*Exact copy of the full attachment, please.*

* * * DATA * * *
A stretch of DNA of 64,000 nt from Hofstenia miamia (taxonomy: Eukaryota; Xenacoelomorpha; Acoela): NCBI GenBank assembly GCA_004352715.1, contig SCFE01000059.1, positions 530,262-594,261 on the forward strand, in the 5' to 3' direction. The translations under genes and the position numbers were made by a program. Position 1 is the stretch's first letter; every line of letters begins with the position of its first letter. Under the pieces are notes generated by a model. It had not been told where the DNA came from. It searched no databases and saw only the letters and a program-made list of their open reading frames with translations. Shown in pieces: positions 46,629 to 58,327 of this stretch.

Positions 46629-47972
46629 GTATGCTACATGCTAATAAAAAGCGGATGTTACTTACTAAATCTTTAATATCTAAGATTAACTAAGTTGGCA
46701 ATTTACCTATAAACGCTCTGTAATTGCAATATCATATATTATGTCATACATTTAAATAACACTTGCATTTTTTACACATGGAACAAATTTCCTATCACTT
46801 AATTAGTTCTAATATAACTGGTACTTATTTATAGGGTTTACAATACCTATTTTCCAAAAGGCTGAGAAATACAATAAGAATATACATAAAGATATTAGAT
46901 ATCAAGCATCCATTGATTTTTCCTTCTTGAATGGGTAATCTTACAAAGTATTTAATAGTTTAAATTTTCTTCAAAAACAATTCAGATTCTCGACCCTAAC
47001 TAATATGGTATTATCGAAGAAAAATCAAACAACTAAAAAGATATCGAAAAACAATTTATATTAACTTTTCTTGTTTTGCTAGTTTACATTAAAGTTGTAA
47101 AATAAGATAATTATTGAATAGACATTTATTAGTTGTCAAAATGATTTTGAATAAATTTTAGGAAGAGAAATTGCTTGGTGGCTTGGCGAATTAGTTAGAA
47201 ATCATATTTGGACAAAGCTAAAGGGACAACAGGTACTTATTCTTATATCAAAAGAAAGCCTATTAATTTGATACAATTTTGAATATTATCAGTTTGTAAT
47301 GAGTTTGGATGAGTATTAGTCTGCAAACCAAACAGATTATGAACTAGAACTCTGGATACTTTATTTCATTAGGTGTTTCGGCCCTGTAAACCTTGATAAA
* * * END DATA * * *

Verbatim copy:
A stretch of DNA of 64,000 nt from Hofstenia miamia (taxonomy: Eukaryota; Xenacoelomorpha; Acoela): NCBI GenBank assembly GCA_004352715.1, contig SCFE01000059.1, positions 530,262-594,261 on the forward strand, in the 5' to 3' direction. The translations under genes and the position numbers were made by a program. Position 1 is the stretch's first letter; every line of letters begins with the position of its first letter. Under the pieces are notes generated by a model. It had not been told where the DNA came from. It searched no databases and saw only the letters and a program-made list of their open reading frames with translations. Shown in pieces: positions 46,629 to 58,327 of this stretch.

Positions 46629-47972
46629 GTATGCTACATGCTAATAAAAAGCGGATGTTACTTACTAAATCTTTAATATCTAAGATTAACTAAGTTGGCA
46701 ATTTACCTATAAACGCTCTGTAATTGCAATATCATATATTATGTCATACATTTAAATAACACTTGCATTTTTTACACATGGAACAAATTTCCTATCACTT
46801 AATTAGTTCTAATATAACTGGTACTTATTTATAGGGTTTACAATACCTATTTTCCAAAAGGCTGAGAAATACAATAAGAATATACATAAAGATATTAGAT
46901 ATCAAGCATCCATTGATTTTTCCTTCTTGAATGGGTAATCTTACAAAGTATTTAATAGTTTAAATTTTCTTCAAAAACAATTCAGATTCTCGACCCTAAC
47001 TAATATGGTATTATCGAAGAAAAATCAAACAACTAAAAAGATATCGAAAAACAATTTATATTAACTTTTCTTGTTTTGCTAGTTTACATTAAAGTTGTAA
47101 AATAAGATAATTATTGAATAGACATTTATTAGTTGTCAAAATGATTTTGAATAAATTTTAGGAAGAGAAATTGCTTGGTGGCTTGGCGAATTAGTTAGAA
47201 ATCATATTTGGACAAAGCTAAAGGGACAACAGGTACTTATTCTTATATCAAAAGAAAGCCTATTAATTTGATACAATTTTGAATATTATCAGTTTGTAAT
47301 GAGTTTGGATGAGTATTAGTCTGCAAACCAAACAGATTATGAACTAGAACTCTGGATACTTTATTTCATTAGGTGTTTCGGCCCTGTAAACCTTGATAAA